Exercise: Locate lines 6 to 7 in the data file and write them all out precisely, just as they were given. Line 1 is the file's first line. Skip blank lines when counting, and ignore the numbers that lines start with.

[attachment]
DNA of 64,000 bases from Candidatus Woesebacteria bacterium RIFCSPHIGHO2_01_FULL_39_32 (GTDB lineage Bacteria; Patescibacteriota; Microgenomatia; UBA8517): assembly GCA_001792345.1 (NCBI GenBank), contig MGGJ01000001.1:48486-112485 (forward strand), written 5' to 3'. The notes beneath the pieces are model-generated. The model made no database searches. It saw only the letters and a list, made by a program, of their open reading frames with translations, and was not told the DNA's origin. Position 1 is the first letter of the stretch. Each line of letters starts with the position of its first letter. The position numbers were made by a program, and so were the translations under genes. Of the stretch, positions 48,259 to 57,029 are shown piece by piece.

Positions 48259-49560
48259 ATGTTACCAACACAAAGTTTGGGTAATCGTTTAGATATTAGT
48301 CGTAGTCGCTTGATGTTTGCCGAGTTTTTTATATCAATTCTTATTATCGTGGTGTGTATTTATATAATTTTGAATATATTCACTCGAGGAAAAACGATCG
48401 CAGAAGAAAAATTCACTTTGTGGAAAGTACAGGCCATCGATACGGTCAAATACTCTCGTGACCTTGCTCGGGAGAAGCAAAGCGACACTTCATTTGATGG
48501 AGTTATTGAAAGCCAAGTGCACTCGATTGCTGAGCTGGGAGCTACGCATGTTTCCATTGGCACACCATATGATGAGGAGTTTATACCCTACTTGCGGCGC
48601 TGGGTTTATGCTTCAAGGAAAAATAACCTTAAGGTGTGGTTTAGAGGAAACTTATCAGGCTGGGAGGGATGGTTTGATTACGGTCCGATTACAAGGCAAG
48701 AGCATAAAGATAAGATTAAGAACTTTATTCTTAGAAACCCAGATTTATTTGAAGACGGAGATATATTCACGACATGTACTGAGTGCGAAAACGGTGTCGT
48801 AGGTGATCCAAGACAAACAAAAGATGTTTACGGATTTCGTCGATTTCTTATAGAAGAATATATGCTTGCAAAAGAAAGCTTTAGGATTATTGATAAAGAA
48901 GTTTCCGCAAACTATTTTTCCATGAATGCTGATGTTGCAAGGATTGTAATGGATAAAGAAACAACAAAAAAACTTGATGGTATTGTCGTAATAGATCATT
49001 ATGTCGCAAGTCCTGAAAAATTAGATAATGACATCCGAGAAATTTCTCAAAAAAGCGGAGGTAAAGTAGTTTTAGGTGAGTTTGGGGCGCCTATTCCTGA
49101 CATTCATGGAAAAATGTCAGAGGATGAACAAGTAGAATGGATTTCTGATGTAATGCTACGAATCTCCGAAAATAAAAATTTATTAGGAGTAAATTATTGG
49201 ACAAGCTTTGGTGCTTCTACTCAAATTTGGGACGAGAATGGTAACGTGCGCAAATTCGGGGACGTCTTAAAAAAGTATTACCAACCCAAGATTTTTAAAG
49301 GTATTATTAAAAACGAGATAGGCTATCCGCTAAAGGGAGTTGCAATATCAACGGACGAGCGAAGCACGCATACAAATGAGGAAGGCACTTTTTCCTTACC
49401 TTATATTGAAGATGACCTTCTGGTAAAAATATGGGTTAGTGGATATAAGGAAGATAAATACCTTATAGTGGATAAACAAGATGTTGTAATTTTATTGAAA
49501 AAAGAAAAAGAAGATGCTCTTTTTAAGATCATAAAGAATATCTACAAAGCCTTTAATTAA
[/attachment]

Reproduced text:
48501 AGTTATTGAAAGCCAAGTGCACTCGATTGCTGAGCTGGGAGCTACGCATGTTTCCATTGGCACACCATATGATGAGGAGTTTATACCCTACTTGCGGCGC
48601 TGGGTTTATGCTTCAAGGAAAAATAACCTTAAGGTGTGGTTTAGAGGAAACTTATCAGGCTGGGAGGGATGGTTTGATTACGGTCCGATTACAAGGCAAG